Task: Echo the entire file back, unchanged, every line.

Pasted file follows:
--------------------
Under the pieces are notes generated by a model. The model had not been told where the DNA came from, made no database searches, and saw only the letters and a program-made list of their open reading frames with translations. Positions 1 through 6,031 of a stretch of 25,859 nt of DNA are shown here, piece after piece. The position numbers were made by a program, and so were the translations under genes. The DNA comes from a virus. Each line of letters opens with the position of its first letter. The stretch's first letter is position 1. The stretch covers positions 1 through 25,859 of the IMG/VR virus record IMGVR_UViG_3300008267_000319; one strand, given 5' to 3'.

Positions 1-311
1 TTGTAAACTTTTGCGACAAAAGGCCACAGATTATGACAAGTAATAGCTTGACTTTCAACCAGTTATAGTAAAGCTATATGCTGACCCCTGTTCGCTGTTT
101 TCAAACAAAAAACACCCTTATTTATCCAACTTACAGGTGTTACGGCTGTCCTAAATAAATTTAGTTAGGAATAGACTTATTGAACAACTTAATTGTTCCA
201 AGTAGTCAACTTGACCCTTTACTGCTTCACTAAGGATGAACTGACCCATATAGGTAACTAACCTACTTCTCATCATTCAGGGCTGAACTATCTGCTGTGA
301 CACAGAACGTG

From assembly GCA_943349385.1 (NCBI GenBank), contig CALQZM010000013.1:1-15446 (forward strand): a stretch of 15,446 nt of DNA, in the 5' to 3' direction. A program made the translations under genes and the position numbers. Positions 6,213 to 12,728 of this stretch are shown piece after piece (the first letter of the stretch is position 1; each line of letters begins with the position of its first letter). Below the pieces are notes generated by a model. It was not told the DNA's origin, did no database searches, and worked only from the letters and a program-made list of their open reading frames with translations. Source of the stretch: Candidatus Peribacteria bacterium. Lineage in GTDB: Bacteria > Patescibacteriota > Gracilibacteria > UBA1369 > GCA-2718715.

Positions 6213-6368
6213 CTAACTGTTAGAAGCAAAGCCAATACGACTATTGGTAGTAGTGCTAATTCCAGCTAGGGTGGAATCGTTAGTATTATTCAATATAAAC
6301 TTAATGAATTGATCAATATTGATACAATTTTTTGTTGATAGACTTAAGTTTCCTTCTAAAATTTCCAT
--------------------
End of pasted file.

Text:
Under the pieces are notes generated by a model. The model had not been told where the DNA came from, made no database searches, and saw only the letters and a program-made list of their open reading frames with translations. Positions 1 through 6,031 of a stretch of 25,859 nt of DNA are shown here, piece after piece. The position numbers were made by a program, and so were the translations under genes. The DNA comes from a virus. Each line of letters opens with the position of its first letter. The stretch's first letter is position 1. The stretch covers positions 1 through 25,859 of the IMG/VR virus record IMGVR_UViG_3300008267_000319; one strand, given 5' to 3'.

Positions 1-311
1 TTGTAAACTTTTGCGACAAAAGGCCACAGATTATGACAAGTAATAGCTTGACTTTCAACCAGTTATAGTAAAGCTATATGCTGACCCCTGTTCGCTGTTT
101 TCAAACAAAAAACACCCTTATTTATCCAACTTACAGGTGTTACGGCTGTCCTAAATAAATTTAGTTAGGAATAGACTTATTGAACAACTTAATTGTTCCA
201 AGTAGTCAACTTGACCCTTTACTGCTTCACTAAGGATGAACTGACCCATATAGGTAACTAACCTACTTCTCATCATTCAGGGCTGAACTATCTGCTGTGA
301 CACAGAACGTG

From assembly GCA_943349385.1 (NCBI GenBank), contig CALQZM010000013.1:1-15446 (forward strand): a stretch of 15,446 nt of DNA, in the 5' to 3' direction. A program made the translations under genes and the position numbers. Positions 6,213 to 12,728 of this stretch are shown piece after piece (the first letter of the stretch is position 1; each line of letters begins with the position of its first letter). Below the pieces are notes generated by a model. It was not told the DNA's origin, did no database searches, and worked only from the letters and a program-made list of their open reading frames with translations. Source of the stretch: Candidatus Peribacteria bacterium. Lineage in GTDB: Bacteria > Patescibacteriota > Gracilibacteria > UBA1369 > GCA-2718715.

Positions 6213-6368
6213 CTAACTGTTAGAAGCAAAGCCAATACGACTATTGGTAGTAGTGCTAATTCCAGCTAGGGTGGAATCGTTAGTATTATTCAATATAAAC
6301 TTAATGAATTGATCAATATTGATACAATTTTTTGTTGATAGACTTAAGTTTCCTTCTAAAATTTCCAT